Research NewsX-ray Crystallography

Beam Splitter Teases Out Phase Secrets

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Science  08 May 1998:
Vol. 280, Issue 5365, pp. 828
DOI: 10.1126/science.280.5365.828a

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Summary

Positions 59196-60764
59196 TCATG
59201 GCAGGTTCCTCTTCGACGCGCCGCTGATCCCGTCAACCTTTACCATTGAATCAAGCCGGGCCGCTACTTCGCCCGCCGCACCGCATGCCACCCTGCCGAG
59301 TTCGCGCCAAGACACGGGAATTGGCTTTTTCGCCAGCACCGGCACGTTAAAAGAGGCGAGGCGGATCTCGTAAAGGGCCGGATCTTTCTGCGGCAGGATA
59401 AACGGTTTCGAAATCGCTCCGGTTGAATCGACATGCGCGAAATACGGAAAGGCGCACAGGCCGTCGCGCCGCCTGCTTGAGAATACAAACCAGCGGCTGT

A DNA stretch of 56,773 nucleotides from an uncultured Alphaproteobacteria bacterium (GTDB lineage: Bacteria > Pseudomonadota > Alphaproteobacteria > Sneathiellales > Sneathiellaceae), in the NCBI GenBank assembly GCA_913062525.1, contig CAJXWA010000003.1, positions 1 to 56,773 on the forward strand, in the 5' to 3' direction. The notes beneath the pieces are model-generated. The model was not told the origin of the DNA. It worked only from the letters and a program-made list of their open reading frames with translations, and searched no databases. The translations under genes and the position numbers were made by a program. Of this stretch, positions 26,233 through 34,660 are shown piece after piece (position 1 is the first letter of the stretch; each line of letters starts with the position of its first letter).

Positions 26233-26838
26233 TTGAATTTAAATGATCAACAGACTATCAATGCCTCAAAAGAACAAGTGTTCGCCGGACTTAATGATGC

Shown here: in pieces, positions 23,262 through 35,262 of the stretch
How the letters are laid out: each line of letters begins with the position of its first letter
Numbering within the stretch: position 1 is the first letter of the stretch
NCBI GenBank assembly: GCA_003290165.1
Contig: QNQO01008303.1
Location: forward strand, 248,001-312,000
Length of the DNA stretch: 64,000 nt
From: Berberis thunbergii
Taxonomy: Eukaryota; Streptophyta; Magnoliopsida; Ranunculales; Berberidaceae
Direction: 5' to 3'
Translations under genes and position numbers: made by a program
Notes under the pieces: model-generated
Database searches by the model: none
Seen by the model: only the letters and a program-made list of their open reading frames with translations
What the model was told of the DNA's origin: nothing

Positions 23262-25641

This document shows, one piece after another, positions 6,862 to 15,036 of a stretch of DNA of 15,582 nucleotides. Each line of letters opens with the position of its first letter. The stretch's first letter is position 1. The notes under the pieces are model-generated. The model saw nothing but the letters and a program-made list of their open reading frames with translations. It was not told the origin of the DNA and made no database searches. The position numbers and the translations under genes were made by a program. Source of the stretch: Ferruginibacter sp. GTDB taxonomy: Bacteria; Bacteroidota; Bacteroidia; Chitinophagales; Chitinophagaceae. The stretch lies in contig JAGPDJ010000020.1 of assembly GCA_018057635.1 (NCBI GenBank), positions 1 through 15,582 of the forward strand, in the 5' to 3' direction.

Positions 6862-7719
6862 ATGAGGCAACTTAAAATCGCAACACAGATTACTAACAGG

To determine the structure of complex molecules such as proteins, x-ray crystallography often requires researchers to make two or more different crystals of the molecule, some containing added heavy metals, and obtain many diffraction patterns from each--a process that can take years. But now a Cornell University x-ray physicist reports in the 13 April Physical Review Letters that he has developed a technique that requires just a single pure crystal. He uses the crystal itself to split the x-ray beam in two, resulting in two beams passing through the crystal at slightly different angles and a diffraction pattern that provides the data needed to calculate the molecule's structure.